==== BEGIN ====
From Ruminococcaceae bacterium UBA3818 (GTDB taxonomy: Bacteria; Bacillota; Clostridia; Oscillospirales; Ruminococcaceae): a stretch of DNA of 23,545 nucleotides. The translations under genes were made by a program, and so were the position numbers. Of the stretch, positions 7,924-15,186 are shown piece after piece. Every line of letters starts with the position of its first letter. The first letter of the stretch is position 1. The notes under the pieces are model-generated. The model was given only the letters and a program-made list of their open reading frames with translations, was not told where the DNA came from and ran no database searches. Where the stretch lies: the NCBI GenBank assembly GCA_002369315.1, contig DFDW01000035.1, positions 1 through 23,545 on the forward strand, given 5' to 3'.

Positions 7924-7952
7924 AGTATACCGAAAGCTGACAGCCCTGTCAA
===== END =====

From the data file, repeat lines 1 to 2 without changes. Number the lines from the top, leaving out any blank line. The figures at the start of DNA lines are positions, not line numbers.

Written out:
From Ruminococcaceae bacterium UBA3818 (GTDB taxonomy: Bacteria; Bacillota; Clostridia; Oscillospirales; Ruminococcaceae): a stretch of DNA of 23,545 nucleotides. The translations under genes were made by a program, and so were the position numbers. Of the stretch, positions 7,924-15,186 are shown piece after piece. Every line of letters starts with the position of its first letter. The first letter of the stretch is position 1. The notes under the pieces are model-generated. The model was given only the letters and a program-made list of their open reading frames with translations, was not told where the DNA came from and ran no database searches. Where the stretch lies: the NCBI GenBank assembly GCA_002369315.1, contig DFDW01000035.1, positions 1 through 23,545 on the forward strand, given 5' to 3'.

Positions 7924-7952